Follow TV Tropes


Film / A Jolly Bad Fellow

Go To

A Jolly Bad Fellow (a.k.a. They all Died Laughing) is a 1964 British Black Comedy film directed by Don Chaffey. It stars Leo McKern and Janet Munro.

Professor Kerris Bowles-Ottery (McKern) is the only Senior Common Room scientist at Ockham, a university in the Oxbridge tradition. He is also a humanist and a TV personality with a zest for living at odds with his colleagues. He aspires to the John Aubrey professorship for which an election is taking place. In a lab experiment he accidentally discovers a new poison which induces hysterical behaviour before causing death without leaving any trace. Bowles-Ottery uses this to eliminate his opponents. His research assistant Delia Brooks (Munro), who has seduced him, now blackmails him into a promise of marriage.

Jolly Bad Tropes:

  • And Now You Must Marry Me: Delia attempts to blackmail Professor Bowles-Ottery into marrying her by threatening to go to the police with information about his murders. She fails to consider the most likely outcome of attempting to blackmail a poisoner.
  • Bawdy Song: After being drugged by Professor Bowles-Ottery, Dr. Brass is arrested while dancing drunkenly through a graveyard without his trousers and singing a risqué song. Only the last few lines are actually heard, so there is nothing too objectionable, but the style of song is unmistakable.
  • Black Comedy: A comedy about a university professor who advances his career by poisoning inconvenient colleagues with an untraceable substance he has discovered that induces hysteria and manic behaviour followed by death.
  • Blackmail Backfire: Delia attempts to blackmail Bowles-Otterly into marrying her. Attempting to blackmail a poisoner proves to be a very bad idea.
  • Disproportionate Retribution: Dr. Brass may be a small-minded, overly officious bureaucrat, and Mrs Pugh-Smith is a vindictive, hypocritical gossipy hen, but neither of them deserved to be poisoned. And Dr. Hughes is pompous, but his greatest sin was being Bowles-Otterly's academic rival.
  • Double-Meaning Title: The title refers to Professor Bowles-Ottery as a bad person, but also a 'fellow' of the college. This may explain why the film was realeased in the US as They All Died Laughing as the academic position of fellow does not exist in America.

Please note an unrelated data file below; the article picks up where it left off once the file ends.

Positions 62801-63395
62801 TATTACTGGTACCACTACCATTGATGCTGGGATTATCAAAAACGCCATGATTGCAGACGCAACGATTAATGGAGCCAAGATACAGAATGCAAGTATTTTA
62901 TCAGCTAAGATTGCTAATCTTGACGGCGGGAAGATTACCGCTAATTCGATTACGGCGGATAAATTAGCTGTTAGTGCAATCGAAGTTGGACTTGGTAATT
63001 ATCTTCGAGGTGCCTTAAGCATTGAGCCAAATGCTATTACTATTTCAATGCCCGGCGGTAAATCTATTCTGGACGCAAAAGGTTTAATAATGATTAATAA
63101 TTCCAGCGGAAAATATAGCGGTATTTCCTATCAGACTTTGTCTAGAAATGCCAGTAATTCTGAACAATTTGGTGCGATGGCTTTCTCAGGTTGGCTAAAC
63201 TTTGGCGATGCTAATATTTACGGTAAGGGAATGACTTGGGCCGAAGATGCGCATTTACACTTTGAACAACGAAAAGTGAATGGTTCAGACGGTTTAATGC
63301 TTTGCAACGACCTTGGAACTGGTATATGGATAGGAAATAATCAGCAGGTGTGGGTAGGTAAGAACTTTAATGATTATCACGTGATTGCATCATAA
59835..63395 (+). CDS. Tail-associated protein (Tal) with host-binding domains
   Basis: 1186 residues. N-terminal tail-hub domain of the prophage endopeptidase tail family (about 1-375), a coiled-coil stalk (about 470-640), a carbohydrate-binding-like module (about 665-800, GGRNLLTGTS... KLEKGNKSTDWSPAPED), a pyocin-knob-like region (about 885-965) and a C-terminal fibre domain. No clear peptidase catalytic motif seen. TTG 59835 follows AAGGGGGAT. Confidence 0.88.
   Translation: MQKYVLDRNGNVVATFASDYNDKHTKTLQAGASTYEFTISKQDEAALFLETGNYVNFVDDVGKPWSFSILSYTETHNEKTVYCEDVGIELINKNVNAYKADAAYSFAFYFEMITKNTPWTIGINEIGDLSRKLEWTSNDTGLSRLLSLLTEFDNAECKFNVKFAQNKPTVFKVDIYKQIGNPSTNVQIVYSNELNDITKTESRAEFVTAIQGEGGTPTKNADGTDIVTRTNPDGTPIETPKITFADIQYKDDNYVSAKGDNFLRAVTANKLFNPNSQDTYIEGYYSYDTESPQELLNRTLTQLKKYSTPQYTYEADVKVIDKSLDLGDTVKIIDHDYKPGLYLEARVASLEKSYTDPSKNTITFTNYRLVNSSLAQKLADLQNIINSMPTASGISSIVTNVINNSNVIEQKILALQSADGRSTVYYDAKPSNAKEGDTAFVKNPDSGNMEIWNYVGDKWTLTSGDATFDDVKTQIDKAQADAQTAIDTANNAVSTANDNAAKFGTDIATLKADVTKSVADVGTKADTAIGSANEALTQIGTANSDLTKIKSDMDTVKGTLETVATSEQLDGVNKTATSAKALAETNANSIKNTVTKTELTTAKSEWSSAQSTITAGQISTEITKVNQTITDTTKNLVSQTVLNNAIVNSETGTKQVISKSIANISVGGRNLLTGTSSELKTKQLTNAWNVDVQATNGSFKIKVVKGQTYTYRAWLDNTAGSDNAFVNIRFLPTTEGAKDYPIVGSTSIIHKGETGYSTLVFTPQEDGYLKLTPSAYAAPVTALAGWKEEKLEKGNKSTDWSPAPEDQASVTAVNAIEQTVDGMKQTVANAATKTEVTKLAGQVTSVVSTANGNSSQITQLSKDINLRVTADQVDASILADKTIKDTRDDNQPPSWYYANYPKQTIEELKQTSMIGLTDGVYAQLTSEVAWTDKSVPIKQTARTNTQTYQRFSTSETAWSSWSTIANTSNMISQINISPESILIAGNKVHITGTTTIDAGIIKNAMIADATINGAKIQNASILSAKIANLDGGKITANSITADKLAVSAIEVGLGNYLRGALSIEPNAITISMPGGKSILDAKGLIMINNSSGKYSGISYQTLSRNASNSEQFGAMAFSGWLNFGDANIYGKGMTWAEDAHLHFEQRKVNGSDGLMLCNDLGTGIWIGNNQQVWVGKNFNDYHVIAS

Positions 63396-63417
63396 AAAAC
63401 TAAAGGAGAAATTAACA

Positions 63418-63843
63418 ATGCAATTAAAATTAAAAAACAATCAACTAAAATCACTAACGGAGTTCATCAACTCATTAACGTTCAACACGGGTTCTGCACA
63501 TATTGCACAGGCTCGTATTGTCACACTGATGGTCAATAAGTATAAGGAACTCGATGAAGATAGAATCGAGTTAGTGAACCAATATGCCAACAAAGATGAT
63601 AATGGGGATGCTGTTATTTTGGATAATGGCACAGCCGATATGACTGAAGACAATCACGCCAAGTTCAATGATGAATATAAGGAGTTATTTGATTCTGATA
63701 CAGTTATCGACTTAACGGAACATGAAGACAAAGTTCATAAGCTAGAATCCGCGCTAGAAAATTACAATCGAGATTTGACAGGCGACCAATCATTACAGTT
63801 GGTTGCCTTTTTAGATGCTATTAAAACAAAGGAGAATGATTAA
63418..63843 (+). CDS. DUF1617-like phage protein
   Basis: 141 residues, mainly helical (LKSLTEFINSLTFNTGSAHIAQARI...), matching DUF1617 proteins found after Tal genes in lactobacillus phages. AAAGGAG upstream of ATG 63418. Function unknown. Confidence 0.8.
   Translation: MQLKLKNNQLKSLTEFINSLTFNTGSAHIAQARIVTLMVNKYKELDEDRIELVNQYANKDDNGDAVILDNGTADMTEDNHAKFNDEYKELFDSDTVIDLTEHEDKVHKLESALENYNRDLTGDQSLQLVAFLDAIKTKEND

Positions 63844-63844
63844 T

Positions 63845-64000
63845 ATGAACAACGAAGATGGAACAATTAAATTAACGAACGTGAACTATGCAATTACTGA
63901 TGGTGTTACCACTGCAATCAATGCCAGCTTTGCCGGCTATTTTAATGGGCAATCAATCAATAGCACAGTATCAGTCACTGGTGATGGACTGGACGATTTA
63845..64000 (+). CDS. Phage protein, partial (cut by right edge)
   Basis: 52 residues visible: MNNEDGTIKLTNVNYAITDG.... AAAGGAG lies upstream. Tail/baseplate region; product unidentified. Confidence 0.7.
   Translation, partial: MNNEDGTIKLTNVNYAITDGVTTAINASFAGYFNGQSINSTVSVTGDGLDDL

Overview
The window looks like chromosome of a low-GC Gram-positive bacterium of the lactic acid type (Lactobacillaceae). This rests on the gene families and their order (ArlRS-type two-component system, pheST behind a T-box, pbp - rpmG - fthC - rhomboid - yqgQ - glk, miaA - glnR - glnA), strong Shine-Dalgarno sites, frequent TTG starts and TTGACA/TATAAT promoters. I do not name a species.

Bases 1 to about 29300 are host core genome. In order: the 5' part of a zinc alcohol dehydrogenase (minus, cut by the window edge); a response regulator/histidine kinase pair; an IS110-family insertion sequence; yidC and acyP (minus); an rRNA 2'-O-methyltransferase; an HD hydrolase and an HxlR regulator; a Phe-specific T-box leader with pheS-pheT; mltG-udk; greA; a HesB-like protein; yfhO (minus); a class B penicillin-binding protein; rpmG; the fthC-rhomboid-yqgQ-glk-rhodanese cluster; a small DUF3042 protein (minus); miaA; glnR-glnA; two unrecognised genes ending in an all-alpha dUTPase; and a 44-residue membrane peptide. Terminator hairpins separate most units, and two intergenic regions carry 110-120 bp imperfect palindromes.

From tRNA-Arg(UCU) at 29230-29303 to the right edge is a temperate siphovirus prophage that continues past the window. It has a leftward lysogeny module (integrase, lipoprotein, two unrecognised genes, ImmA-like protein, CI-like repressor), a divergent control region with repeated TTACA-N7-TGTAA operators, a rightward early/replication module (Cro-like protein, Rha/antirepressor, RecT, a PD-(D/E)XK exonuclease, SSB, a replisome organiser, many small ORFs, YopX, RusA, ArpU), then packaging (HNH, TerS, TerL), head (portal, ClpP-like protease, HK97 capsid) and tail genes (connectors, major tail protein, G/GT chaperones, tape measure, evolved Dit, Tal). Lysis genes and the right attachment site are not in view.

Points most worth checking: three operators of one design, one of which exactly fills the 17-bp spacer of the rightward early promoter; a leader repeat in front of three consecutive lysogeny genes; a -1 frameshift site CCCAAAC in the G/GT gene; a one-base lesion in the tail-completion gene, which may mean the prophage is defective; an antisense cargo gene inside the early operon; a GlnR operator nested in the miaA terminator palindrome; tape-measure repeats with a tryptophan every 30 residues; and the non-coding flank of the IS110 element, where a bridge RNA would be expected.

• Dress Hits Floor: After demanding that Bowles-Otterly marry her, Delia slides off her peignoir before leading him to bed. The camera follows it as it slides down her naked back and pools on the floor at her feet.
  • Evilutionary Biologist: Professor Bowles-Otterly is a Social Darwinist who advocates the removal of those he considers useless to society. However, he veers into Evilutionary Biologist territory when he also advocates the euthanasia of the insane, the physically deformed, the mentally deficient, etc.
  • The Film of the Book: Based on the 1952 novel Don Among the Dead Men by C. E. Vulliamy.
  • Finger-Licking Poison: Bowles-Otterly murders Dr. Hughes by coating the tip of his pencil in poison, as Hughes habitually licks the tip of his pencil before writing.
  • Gossipy Hens: Mrs Pugh-Smith is the chief gossip in the small, incestuous university town of Ockham. When she spreads rumours about Professor Bowles-Otterly's affair with a student, Bowles-Otterly decides to put his Social Darwinist beliefs into action and removes her from university life permanently.
  • Hero Stole My Bike: Not exactly the hero, but when the Laughing Mad Bowles-Otterly tries to escape the police at the end of the movie, he jumps into a sports car that is conveniently parked just outside his house with the engine running.